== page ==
- What qualities have I developed because of this relationship (e.g. to be more patient, generous, forgiving)?
- What difficult pattern played out in this relationship, opening my eyes to a way of being I would like to release from my life (e.g. noticing how my need to be right causes friction and a wall of defense around my heart)?
- How is my view of life changed?
- What patterns did I repeat?
- What have I learned about love and how to love?
- What are the key gifts I have received from this relationship?
- What was this person or pet showing me about life and how to live life?
- What do I now know about relationships that can alter how I relate to others from this moment forward?
- What was the true higher purpose of this relationship?
Communicate Your Feelings & Thoughts
It is natural to feel sad about the prospect of a loved one passing. The grief that you feel when you lose someone will be there even if you feel prepared. However, you will likely suffer even more when you haven't communicated what's in your heart while your loved one is still alive. You can communicate things such as the following, either face-to-face or on the "inner planes" to the person or pet:
- What would you like me to know that you haven't told me?
- What I would like you to know that I haven't told you is ....
- How would you like to be remembered?
- I love you more than I've ever told you ....
- The things I've appreciated most about you in my life are ....
- The questions that I've always wanted you to answer are ....
- What I'd like to make sure you know while we're still here together is ....
- What I believe about death and the afterlife is ....
Let Go Of Grievances
Completing your relationship includes letting go of the grievances, both known and "forgotten," that prevent you from forgiving and loving. Take an honest inventory of the things you blame your loved one for, also getting in touch with any need for retribution. Remember that grievances are poisons that prevent you from connecting with love and wholeness. They separate you from your loved one, from yourself and from your true Divine nature. As long as you hold on to them, grievances will bind you to a painful cycle of negativity and suffering, and you will feel alone.
Revisit Vows & Agreements Held Within Your DNA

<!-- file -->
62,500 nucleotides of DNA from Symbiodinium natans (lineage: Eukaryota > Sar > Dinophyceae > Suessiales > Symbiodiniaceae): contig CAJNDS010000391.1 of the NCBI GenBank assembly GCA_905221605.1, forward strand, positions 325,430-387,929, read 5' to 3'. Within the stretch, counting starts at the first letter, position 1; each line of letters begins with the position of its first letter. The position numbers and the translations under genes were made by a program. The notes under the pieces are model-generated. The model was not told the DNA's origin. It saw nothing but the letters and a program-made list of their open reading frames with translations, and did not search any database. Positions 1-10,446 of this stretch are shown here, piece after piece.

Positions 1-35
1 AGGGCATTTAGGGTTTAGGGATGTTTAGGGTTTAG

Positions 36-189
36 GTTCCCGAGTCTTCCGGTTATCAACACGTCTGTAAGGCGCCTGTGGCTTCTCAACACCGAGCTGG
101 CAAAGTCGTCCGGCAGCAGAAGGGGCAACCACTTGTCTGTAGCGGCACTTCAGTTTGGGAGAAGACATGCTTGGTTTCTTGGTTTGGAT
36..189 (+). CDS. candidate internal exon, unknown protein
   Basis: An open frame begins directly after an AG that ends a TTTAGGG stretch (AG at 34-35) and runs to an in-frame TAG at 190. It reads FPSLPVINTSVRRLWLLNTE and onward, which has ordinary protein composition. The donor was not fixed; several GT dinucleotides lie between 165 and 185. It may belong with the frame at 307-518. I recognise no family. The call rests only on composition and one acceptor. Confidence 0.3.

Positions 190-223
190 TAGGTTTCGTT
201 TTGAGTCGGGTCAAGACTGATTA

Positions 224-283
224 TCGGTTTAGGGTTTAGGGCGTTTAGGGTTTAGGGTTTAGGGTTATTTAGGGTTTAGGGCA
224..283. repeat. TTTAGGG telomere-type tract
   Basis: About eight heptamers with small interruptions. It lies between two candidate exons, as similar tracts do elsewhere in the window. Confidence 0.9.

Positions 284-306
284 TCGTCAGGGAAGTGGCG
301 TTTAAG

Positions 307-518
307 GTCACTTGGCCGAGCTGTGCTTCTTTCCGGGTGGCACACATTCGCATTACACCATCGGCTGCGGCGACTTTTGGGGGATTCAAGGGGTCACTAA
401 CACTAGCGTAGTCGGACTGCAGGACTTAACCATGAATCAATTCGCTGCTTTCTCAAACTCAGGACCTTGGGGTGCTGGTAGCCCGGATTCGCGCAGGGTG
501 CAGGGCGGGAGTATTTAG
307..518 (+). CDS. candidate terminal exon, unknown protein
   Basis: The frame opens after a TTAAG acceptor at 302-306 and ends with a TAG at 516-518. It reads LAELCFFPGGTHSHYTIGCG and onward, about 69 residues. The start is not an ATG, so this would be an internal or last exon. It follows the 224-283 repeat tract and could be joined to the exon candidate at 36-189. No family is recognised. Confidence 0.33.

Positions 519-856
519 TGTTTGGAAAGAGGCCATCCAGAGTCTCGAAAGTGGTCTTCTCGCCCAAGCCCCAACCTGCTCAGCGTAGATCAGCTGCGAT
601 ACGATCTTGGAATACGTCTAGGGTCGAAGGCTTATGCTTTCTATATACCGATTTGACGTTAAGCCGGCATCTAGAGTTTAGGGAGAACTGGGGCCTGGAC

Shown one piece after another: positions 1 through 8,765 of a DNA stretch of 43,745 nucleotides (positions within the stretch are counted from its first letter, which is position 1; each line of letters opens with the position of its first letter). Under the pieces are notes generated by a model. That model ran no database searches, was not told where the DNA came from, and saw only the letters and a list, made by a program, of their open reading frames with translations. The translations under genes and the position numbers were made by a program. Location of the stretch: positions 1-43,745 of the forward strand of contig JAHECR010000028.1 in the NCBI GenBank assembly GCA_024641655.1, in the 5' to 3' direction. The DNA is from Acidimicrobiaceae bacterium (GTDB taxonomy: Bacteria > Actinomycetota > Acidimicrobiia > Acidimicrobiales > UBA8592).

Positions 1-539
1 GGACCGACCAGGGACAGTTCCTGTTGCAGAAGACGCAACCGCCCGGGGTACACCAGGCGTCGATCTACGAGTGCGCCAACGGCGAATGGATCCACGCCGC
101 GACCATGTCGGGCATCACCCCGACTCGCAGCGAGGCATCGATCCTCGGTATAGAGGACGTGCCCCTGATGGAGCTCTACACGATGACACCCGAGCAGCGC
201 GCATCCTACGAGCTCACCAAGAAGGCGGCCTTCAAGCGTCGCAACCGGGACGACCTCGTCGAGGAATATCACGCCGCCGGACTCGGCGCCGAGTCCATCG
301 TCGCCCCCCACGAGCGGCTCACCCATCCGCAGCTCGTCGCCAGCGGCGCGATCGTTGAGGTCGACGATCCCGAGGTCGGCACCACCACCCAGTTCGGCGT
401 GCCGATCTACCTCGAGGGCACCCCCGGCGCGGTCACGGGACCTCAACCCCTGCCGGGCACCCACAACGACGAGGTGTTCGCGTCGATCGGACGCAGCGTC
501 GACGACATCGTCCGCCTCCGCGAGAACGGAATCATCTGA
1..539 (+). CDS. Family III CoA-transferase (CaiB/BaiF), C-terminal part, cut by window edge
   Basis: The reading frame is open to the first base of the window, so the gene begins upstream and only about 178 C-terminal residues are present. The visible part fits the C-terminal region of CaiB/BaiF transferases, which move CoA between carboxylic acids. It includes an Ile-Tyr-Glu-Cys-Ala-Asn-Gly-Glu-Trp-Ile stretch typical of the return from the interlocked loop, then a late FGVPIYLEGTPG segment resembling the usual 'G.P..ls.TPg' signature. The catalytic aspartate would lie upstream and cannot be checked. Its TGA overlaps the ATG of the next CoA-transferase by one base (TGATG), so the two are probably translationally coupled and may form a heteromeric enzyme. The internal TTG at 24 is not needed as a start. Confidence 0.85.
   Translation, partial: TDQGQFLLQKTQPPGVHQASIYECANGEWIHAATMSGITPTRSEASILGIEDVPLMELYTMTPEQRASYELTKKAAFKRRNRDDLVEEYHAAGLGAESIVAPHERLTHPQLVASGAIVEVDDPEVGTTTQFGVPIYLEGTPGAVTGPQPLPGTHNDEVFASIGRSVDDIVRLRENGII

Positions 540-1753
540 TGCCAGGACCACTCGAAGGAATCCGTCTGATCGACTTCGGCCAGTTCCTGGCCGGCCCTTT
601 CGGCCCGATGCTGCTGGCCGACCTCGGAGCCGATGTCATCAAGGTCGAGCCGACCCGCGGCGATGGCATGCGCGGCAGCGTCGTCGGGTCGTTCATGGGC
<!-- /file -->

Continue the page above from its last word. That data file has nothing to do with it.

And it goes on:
Ask spirit to help you get in touch with any vows or agreements you have made in connection with your loved one. These energetic statements of intent, often made silently and without your conscious awareness, are held along with belief systems within your DNA. The purpose of uncovering these is to have conscious awareness of their existence so you can determine if they serve your highest good. Sometimes the agreements are made between two people in the early days of their relationship. Other agreements are made before you are birthed into physical form, either in a past incarnation or in between physical lives when the stage is set for what you will learn this lifetime. You have the power to change or rescind agreements! An example of an agreement a person might want to reconsider is one that says, "I will die before you (so you can take care of me in my final days)." With this agreement in place, your loved one may not feel they have your permission to leave the physical plane when it's their time to die. This can create needless conflict and cause heavy feelings of obligation.
Give Permission & Let Go
If your loved one has a terminal illness, it can be helpful to their own preparation process to know it's OK with you that they die. Even if their life expectancy is several more months, they will benefit from knowing that they have your permission to leave and that you are willing to let go. Communicating this permission, both verbally and in your actions, will help both of you. In this preparatory period, you also will benefit from inviting spirit to show you that you really will be OK without the physical presence of your loved one. Pray about it and trust that spirit will begin to reveal to you actions you can take now, including the healing of past wounds, that will allow you to say to yourself, "I know I'm OK and will be OK when they are no longer in my life."
Consider The Physical Details In Advance
Completing your relationship with a person or pet also includes considering the end-time physical details in advance. If you have a pet, for example, it will be helpful to make plans for their death in advance of the day they die. When you are in the midst of the grief of just losing your pet, it will add to your pain to have to sort out details of how you will treat the body. Pets can telepathically communicate their wishes about things like burial, cremation, and commemoration. Your pet can also tell you whether it wants assistance in dying, and how you will know when it's "time." Likewise, with your beloved human companion, it's useful to know in advance their preferences about a funeral and other physical details as well as any special requests or needs. You will also want to give some advance consideration to your personal role in your loved one's final days.
These are among the initial preparations that can be helpful when a loved one's passing is imminent. The transition from physical form to the spiritual form can be one of ease and release, accompanied by a sense of completion. Regardless of what your relationship has been until now, the final days or weeks can be a time when you set aside grievances and choose to come from love. It can be the most potent time of your entire relationship.
Allowing yourself to remain present throughout each part of the experience is the key. As you do this, allow yourself to feel what you feel and to grieve in advance of the loss. Remember to honor yourself and your loved one by allowing your intuitively guided wisdom to prevail. This can be a very fruitful time when you set aside your usual ways of coping with life. The Divine offers a more loving way to be.